by Meredith Chilson
The spring chicks have begun laying eggs, and the older hens are winding down their cycle toward the annual molt. As a result, I gather a wide variety of sizes of eggs: from the tiny first eggs known as pullet eggs or “pee-wee” to the extra-extra large eggs that often contain a double yolk. I displayed one day’s gathering on our kitchen table, and there was such a difference in sizes, I thought, “This week I’ll write about grading eggs!”
I remember helping my mother grade eggs in her cool basement “workshop” in the farmhouse. She had a big flock of White Leghorns, and sold eggs to people in the neighborhood as well as to a commercial chicken farm not far away. Every week, we washed, sorted, candled and graded on a little scale plain white eggs and packed them into flats and on into cardboard crates. Then we’d take the backseat out of the car and load the crates and take them over the hill to the poultry farm to be sold.
Another way to grade eggs internally, though, is through the “break-out” method and then following the Haugh unit system to judge the yolk and white of the egg. 4-H members taking a poultry/egg judging unit will learn this method. Just as the name suggests, an egg is broken onto a flat surface and points are added or subtracted. In a very fresh egg, for example, the white (or albumen) will be clear and quite thick and the yolk will be firm and round. Looking at the egg at eye level, you should be able to see the egg white as well as the yolk.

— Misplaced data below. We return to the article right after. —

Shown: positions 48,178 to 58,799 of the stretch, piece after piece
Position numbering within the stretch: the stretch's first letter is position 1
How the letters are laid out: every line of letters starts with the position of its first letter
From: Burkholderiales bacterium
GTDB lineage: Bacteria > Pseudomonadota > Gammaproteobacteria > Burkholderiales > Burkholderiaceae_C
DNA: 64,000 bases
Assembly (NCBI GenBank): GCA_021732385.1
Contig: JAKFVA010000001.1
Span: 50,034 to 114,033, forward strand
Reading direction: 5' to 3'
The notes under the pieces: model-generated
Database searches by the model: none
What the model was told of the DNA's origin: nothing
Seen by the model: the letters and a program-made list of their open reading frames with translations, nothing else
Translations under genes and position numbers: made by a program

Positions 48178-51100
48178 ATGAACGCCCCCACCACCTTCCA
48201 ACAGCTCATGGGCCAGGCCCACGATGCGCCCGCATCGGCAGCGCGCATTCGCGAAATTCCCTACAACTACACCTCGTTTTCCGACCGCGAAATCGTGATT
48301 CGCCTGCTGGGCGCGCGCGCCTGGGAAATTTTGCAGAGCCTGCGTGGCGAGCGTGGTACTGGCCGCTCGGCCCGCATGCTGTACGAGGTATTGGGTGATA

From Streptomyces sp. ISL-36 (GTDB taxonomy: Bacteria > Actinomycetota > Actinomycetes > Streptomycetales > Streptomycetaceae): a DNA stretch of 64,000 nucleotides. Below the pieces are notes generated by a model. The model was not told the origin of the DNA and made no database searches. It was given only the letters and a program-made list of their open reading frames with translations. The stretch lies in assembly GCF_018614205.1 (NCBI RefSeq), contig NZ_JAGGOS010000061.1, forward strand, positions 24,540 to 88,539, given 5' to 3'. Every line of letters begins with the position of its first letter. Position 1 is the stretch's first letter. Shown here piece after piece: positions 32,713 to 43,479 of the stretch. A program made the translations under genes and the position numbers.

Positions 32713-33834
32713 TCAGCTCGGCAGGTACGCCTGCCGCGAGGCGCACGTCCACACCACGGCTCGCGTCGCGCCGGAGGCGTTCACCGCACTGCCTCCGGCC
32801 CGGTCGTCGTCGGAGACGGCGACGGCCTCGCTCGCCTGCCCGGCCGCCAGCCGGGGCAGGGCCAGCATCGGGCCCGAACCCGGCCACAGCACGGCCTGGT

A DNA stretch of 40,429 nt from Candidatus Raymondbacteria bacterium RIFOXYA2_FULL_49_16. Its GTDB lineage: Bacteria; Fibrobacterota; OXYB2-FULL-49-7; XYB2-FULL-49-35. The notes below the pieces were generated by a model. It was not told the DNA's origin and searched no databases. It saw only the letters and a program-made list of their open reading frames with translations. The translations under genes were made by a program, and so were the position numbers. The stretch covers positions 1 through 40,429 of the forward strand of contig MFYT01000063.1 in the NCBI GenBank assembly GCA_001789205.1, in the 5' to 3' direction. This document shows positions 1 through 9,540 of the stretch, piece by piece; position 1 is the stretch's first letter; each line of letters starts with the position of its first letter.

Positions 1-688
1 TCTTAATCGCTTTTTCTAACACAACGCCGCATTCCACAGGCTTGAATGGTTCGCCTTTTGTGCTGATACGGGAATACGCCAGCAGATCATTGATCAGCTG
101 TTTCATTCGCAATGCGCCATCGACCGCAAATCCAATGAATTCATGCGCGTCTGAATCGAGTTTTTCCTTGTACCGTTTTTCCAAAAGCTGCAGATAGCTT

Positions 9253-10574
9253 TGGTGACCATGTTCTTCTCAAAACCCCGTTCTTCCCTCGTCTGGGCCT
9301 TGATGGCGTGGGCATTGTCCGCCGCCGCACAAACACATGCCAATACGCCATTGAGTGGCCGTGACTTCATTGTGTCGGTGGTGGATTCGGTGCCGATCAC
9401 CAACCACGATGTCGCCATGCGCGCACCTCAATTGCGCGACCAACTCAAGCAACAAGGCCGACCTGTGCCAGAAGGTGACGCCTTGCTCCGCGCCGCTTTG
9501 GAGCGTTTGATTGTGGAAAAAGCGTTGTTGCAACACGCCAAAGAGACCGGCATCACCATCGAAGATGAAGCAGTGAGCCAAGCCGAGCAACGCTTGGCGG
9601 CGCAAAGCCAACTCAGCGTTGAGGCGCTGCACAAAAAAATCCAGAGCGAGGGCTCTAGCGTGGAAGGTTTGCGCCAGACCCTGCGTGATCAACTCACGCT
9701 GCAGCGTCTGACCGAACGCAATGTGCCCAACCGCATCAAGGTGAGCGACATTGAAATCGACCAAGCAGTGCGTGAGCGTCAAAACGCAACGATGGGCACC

The USDA sets these grades and they apply to commercial chicken eggs. As it turns out, I “grade” my own chickens’ eggs a bit differently. I don’t sell eggs—although any we don’t use here in my kitchen I “give” to my friends and neighbors, and they almost always donate a bit back toward chicken feed. I like to make sure that any eggs given out from this homestead are clean and fresh. A dozen eggs will always have 12, but there might be a USDA Grade AA, three Grades A and eight Grades B. Quite often, shells show calcium spots and are irregular; they might have a stain or two, and internally these eggs may have a blood meat spot—the largest eggs are coming from girls that have been laying eggs for four years, and that sometimes happens
with eggs from older hens. Sometimes lately, I’ve been including two pullet eggs in place of one larger egg, too. I know which eggs come from which chickens. Jimmy lays nice, big pink eggs. One of the Rhode Island Reds has been laying double-yolkers lately, and one of the Buff Orpington hens has been leaving tiny “wind eggs” in her nest box. One of the ways I check up on my small flock is by checking over—grading—their eggs. The Rhodey and the Buff are no doubt ending their laying cycle for the year. Jimmy is healthy—I find about five of her eggs a week in the nest. The occasional “egg in a sack”—the one without a solid shell—is coming from one of the new layers. Just like those that lay tiny pullet eggs, their internal egg-laying mechanisms are gearing up for production.